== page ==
How science works.

I am exhausted by the constant necessity of defending discovery and exploration science as being as legitimate as (and, in my opinion, far more influential than) “the” scientific method of testing very focused hypotheses. I am especially tired of having to reassure my graduate students that, despite what other faculty insist on implying, what they are doing is good science. As you can imagine, I am thrilled to see that the excellent resource site Understanding Science (a follow-up to their equally wonderful Understanding Evolution) agrees with me.

The alternative that they propose is pretty complex, but so is the real world.


If you’re one of those people who thinks there is one scientific method and that it involves only testing hypotheses, then you owe it to yourself and to your (and my) students to read this resource.


3 comments to How science works.

  • Larry Moran

    The site only gives two examples of the process at work. One of them, the Watson and Crick story, is distorted and factually incorrect. It doesn’t actually show what really happened in 1951-53.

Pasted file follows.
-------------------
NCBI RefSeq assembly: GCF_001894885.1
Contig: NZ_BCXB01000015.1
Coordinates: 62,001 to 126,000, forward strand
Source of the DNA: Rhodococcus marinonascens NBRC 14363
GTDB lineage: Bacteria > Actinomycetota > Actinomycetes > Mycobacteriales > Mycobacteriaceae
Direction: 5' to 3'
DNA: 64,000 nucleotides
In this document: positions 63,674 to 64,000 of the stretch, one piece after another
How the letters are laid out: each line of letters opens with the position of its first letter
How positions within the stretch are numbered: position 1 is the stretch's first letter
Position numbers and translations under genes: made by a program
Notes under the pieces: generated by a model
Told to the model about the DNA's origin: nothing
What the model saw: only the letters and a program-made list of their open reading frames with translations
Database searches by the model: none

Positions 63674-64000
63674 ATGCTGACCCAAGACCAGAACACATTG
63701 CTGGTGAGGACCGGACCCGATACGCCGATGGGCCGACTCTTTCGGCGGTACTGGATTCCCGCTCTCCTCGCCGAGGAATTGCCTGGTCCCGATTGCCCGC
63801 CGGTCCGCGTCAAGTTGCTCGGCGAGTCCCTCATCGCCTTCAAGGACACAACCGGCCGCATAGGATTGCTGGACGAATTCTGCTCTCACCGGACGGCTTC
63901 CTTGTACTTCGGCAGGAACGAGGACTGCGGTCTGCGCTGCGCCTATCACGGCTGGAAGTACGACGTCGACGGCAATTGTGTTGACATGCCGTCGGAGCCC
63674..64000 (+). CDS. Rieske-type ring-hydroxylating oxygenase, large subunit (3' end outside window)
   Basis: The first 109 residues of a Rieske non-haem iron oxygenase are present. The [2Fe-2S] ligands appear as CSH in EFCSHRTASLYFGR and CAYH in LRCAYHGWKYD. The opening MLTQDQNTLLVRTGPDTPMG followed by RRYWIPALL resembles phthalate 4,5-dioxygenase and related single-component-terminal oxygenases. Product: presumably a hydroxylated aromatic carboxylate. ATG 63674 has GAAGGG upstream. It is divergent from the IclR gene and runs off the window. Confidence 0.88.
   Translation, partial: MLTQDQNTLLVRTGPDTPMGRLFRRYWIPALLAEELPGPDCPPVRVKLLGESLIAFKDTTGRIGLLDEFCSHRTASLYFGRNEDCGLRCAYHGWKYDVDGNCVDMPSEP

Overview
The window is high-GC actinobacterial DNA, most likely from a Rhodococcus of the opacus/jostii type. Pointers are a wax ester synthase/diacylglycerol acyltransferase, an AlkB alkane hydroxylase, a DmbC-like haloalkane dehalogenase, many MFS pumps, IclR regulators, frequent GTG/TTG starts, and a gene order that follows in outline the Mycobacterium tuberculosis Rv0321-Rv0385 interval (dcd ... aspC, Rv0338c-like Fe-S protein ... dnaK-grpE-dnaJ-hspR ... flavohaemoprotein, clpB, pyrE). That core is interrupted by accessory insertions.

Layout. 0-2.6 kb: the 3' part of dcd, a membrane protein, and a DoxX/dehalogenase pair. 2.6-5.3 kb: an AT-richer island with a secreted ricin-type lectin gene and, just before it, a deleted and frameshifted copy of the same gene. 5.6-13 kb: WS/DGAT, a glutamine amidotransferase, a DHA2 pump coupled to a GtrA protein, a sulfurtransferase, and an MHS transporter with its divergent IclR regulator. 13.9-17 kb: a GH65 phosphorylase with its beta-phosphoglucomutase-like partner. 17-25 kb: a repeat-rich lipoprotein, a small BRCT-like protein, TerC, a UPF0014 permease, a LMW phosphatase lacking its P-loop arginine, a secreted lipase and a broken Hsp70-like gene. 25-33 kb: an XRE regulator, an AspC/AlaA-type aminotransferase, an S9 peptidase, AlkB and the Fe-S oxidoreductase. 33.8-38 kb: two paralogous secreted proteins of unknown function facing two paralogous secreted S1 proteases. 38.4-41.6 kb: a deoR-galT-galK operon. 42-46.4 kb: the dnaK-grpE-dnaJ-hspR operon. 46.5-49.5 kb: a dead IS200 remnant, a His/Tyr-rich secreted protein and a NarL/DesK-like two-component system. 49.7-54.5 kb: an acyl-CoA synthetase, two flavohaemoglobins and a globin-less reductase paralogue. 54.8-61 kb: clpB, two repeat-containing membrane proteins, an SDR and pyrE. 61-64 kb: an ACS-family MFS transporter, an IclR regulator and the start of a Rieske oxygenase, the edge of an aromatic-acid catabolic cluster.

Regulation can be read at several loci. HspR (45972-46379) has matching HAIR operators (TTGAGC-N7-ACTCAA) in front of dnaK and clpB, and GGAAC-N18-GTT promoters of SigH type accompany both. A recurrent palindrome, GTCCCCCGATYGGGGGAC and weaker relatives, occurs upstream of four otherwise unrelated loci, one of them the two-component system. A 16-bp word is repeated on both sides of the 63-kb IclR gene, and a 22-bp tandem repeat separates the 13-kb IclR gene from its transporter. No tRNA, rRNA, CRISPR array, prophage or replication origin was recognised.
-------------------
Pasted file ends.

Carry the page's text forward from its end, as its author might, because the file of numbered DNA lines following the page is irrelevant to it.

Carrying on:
Instead, the description goes out of its way to raise questions about whether Watson and Crick behaved ethically.

    When communicating science to the general public the top three requirements are accuracy, accuracy, and accuracy. The Understanding Science site gets a failing grade.

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  • T Ryan Gregory

    You can disagree with the examples, but the fundamental message that the cookbook method is too simple is very much necessary

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  • Jonathan Badger

    Absolutely. There’s no need to feel embarrassed by research that doesn’t follow the grade school “scientific method” of “testing hypothesis”. Non-hypothesis driven projects aren’t just “fishing expeditions”, as they are often sneeringly referred to.

    In regard to the questionable ethical actions of Watson and Crick, the simple fact is that they viewed Franklin’s unpublished data without her permission. Even Watson himself said so in “The Double Helix”. That’s unethical behavior, period.

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